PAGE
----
Invasive Characteristics of Holly
Holly produces copious amounts of seeds, with up to 120,000 in a single year. Both native and non-native birds are attracted to their bright red fruits and disperse the seeds into previously uninvaded areas. Holly seeds can lay dormant in the soil for at least five years and remain viable.
Not only does holly grow in disturbed areas like abandoned pastures, but it also thrives in shady conditions within closed-canopy forests. The understory of a holly tree is so dark that other plants cannot germinate or survive. Holly successfully outcompetes native plants by taking over space and stealing nearby nutrients.
While holly grows from seed, it can also grow vegetatively. When cut, the tree will coppice from the stump. Low hanging branches can root into the ground and grow into a new tree. A broken piece that comes into contact with the ground or leaf litter can grow into a separate holly tree.
Holly causes problems in many areas where it has been introduced. Upcountry Maui, Washington, Oregon, California, and British Columbia are all places where holly has negatively affected native ecosystems.
On Hawaiʻi Island, invasive holly is spreading in the Hakalau Forest National Wildlife Refuge. In 2010, Hakalau managers identified it as “a highest priority target invasive plant species.” With help from the Big Island Invasive Species Committee, the refuge is actively working to eradicate this plant. While it is challenging, it is possible to control these plants.
For big trees, access to the trunk is difficult. The lower branches form a curtain of prickly foliage, firmly rooted in the ground and attached to the main stem. First, the lower limbs are cut, and to prevent new growth, they are uprooted manually. Next, forest technicians kneel on the thick carpet of sharp leaves and fell the tree with a machete or a handsaw. The stump is then treated with a small application of herbicide to prevent coppicing. BIISC technicians uproot small trees whenever possible, and all vegetation is hung off the ground or straddled between other trees to prevent vegetative regrowth.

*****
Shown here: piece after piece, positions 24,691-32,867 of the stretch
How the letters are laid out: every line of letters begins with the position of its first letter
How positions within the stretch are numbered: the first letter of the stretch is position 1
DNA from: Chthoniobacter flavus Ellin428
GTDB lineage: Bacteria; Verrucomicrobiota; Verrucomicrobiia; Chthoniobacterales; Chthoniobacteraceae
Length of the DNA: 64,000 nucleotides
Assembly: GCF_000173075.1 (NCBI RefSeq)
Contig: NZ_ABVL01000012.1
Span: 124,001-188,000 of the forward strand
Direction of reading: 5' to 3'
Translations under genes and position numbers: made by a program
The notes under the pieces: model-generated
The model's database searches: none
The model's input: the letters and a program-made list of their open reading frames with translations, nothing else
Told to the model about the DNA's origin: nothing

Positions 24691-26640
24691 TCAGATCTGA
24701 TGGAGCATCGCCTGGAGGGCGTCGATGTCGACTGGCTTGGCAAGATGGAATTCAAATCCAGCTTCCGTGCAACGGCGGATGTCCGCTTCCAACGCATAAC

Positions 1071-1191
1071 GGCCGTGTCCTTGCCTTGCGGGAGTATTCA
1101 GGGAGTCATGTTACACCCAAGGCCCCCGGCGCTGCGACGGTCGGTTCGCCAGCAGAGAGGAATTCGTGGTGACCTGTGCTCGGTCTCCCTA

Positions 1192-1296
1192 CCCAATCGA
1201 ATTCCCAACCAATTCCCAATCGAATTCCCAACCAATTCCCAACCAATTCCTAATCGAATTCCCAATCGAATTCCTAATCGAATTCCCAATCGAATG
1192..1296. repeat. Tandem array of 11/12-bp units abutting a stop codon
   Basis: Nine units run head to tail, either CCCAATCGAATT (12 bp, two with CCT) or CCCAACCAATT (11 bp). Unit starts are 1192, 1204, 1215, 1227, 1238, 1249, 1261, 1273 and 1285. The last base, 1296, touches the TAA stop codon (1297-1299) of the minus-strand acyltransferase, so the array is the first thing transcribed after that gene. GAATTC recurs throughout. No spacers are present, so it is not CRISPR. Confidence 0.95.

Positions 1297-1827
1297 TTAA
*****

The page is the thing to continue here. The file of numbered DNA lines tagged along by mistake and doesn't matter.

While the process often leaves technicians with cuts and scratches all over their bodies, they assure us that meaningful work like this is worth every scratch!
Alternative, Pono choices
There is no denying the deep connection that some cultures and religions have with holly; it’s a lovely story rich with historical significance. But it is not always a good idea to transport all traditions – with corresponding goods – to new places. The story of invasive species worldwide is one of well-meaning introductions gone bad, and holly is part of that story.
A hundred years ago, invasion by plants was an unknown phenomenon. We can’t blame the individual who brought holly to Hawaiʻi without the understanding we have now – we can only work to repair the damage and commit to not repeating the same mistakes as we move forward.
Today there is no excuse for the intentional introduction of potentially damaging species. We now have the tools to accurately predict if a non-native plant will be invasive! Although Hawaiʻi still lacks legal restrictions on importing invasive plants, the Hawaii Pacific Weed Risk Assessment vets plant species objectively and can be easily accessed through a public website, PlantPono.org. The website suggests suitable planting choices that meet the needs of island residents without harming the ʻāina.
Prevention is the most effective and easiest way to fight invasive species. All residents of Hawaiʻi can agree that protecting our forests, farms, and shores is something we can celebrate!